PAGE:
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Tips for Beating Nasal Congestion

Tips for Beating Nasal Congestion

Virtually everyone gets a stuffy nose from time to time. Whether it’s due to allergies, illness, or something else, nasal congestion can make breathing hard, disrupt sleep, and leave you lousy. Even if you expect it to resolve within a few days, you want fast relief from its relentless irritation in the meantime. 

 Read on as our American River Urgent Care team discusses why nasal congestion occurs, offers a few ways to attain ease its effects, and explains when you should consider heading to our walk-in clinic in Orangevale, Rancho Cordova California, and. for expert care.  

Your nasal congestion response is explained

Nasal congestion is a common complaint that affects over one in 10 Americans (12%) at any given time. Why? Your nose is a primary entry point for airborne (or finger-transferred) foreign intruders and irritants. 

Your nasal passage is lined with hair and cilia (tiny hair-like structures) designed to trap any dirt, germs, or allergens that enter your nose. When your body’s first line of defense—sneezing and nose blowing—doesn’t eject these intruders, your immune system switches to its next line of defense: congestion, or nasal inflammation and mucus production. 

Congestion occurs when lingering foreign invaders irritate sensitive tissues that line your nasal passage, causing them to become swollen. This inflammation response prompts your immune system to flood your nose with mucus in an effort to rid your body of the offending intruders — and you wind up feeling stuffy and congested. 

Why is my nose suddenly so stuffed up?

It seemed to come on quickly, and now you have a full, blocked nose that makes breathing hard. Whether your nose is runny or stubbornly stuffy, you may also feel facial fullness or head pressure that makes you wonder what you’re dealing with.   

Nasal congestion can happen for many reasons, all of which fall into one of two categories:

Allergic rhinitis

Airborne allergens like pollen, mold, pet dander, and dust mites are frequent congestion triggers. Allergic rhinitis congestion may be year-round if the allergen is within your home environment (i.e., dust), or it may be mostly seasonal, flaring in the fall and spring.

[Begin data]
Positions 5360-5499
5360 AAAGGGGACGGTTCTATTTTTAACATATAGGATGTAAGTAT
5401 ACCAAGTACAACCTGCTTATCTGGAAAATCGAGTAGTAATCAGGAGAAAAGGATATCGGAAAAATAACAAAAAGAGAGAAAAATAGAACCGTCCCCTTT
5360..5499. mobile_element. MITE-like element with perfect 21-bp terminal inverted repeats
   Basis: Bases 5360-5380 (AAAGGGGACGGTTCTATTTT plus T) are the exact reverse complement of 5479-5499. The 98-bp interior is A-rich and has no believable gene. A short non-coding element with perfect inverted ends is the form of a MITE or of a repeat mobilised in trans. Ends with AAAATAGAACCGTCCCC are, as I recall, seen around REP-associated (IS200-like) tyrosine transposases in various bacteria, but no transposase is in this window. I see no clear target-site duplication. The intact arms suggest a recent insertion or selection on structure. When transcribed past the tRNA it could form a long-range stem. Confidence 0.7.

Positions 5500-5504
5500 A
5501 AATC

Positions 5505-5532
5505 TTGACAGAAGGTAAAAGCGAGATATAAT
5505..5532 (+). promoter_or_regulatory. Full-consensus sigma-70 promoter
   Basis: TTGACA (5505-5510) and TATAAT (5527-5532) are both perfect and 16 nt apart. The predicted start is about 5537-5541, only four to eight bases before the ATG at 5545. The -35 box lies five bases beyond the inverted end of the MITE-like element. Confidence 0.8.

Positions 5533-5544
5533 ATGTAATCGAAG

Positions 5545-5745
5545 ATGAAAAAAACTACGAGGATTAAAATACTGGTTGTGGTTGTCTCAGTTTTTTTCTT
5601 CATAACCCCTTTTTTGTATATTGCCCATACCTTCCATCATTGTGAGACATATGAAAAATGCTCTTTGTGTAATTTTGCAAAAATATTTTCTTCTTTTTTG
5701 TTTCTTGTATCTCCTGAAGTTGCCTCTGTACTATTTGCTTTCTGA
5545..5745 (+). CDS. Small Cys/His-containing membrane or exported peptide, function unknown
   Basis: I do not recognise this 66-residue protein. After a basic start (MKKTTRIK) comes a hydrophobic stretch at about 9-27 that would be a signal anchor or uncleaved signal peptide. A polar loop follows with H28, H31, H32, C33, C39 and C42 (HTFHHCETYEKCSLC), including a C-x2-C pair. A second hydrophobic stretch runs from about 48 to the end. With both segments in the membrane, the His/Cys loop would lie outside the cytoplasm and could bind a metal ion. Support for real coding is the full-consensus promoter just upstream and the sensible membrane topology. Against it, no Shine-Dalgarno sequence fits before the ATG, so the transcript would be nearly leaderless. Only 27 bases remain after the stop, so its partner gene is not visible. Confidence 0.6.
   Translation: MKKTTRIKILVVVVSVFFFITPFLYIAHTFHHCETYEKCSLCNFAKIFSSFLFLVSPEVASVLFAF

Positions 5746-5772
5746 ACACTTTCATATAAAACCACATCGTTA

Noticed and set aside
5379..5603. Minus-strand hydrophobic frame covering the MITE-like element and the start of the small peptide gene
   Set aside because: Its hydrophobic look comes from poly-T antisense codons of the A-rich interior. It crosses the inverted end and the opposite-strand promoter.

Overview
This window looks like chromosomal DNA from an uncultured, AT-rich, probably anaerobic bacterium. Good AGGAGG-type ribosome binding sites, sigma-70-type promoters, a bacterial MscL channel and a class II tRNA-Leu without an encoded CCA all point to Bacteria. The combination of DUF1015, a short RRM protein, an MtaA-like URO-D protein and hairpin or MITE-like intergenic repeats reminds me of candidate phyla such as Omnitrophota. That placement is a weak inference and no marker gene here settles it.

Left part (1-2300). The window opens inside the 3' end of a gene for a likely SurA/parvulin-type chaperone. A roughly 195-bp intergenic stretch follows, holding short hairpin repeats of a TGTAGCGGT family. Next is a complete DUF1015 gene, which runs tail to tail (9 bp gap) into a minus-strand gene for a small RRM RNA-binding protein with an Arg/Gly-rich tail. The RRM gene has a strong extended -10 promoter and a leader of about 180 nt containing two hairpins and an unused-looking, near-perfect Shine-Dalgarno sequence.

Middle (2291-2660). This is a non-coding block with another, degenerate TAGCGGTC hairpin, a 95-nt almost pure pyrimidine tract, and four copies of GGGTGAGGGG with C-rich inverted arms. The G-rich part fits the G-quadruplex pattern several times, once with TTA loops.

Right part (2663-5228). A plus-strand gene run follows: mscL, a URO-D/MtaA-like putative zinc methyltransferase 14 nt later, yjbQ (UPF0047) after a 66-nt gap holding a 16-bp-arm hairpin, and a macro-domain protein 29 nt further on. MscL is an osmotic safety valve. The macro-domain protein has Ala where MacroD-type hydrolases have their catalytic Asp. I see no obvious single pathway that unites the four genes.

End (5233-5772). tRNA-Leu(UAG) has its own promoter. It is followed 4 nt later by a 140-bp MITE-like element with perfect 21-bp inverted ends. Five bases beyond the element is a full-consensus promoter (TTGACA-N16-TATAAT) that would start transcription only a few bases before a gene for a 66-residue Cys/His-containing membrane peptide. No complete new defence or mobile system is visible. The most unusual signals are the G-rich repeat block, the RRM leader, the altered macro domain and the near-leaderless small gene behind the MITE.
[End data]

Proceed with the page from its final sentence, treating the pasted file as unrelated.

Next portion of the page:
Nonallergic rhinitis 

Nasal inflammation and mucus production can also happen for various nonallergic reasons—most commonly from an infection with the common cold virus. A stuffy nose can also occur following exposure to smoke, paint fumes, and spicy foods. 

Sometimes, nasal congestion is related to stress, hormonal changes, enlarged adenoids, or taking certain blood pressure or pain medications. 

Four ways to ease bothersome congestion 

While acute nasal congestion usually resolves on its own within a few days, you want to breathe easier in the meantime. The first step? Having an idea of what’s causing it, you can aim for more targeted relief. The following strategies are a good place to start:

1. Calm an allergic reaction

When you’re fairly confident that your stuffy nose results from environmental allergies, limiting your exposure to the problematic substance is the first step in easing your congestion. 

An antihistamine medication can ease allergy-related nasal inflammation and restore easier breathing; if your nose is blocked, a decongestant nasal spray may provide more immediate relief.  

2. Moisten your nasal passages

Dry air worsens most cases of nasal congestion, but moist air has the opposite effect. Even if your environment isn’t excessively dry, adding moisture to the air can ease your congestion and make you feel better. This can be as simple as running a humidifier in your living area and/or bedroom. 

You can also “steam out” nasal congestion by taking a hot shower for 10-20 minutes or positioning your face a few feet above a bowl of hot water to breathe in the steam. 

3. Up your intake of fluids 

Mucus is largely made of water, and when your nasal passage produces more of this sticky substance, you need to increase your fluid intake. Indeed, dehydration can increase stuffiness by making mucus stickier, less fluid, and less likely to flow.    

Besides keeping you hydrated, drinking plenty of fluids helps thin your mucus, helping it flow more freely. Water is the best choice for hydration, but warm fluids like tea with honey and clear broth can help loosen and thin nasal mucus as they soothe your throat (which may be irritated from post-nasal drip). 

4. Irrigate your sinuses

A nasal irrigation treatment can help you breathe better for stubborn congestion that has infiltrated your sinuses. This method uses an irrigation device—such as a squeezable bulb or a neti pot—to flush your nasal passages with saline irrigation solution.

Saline nasal irrigations flush out mucus and allergens to soothe nasal passages. Always use distilled water to make your saline irrigation solution, as it’s free of potentially harmful bacteria and contaminants. You can also use an OTC saline nasal spray.   

When to seek expert care for a stuffy nose 

Most cases of nasal congestion resolve in a few days. Come see us if yours sticks around longer than a week—especially if it’s getting worse or not getting any better. L lingering nasal congestion can lead to sinusitis, an ear infection, or nasal polyps without proper care. 

If you need relief from prolonged nasal congestion, stop by our walk-in clinic in Orangevale, California, today. You can also call or click online to schedule a visit at your convenience. 

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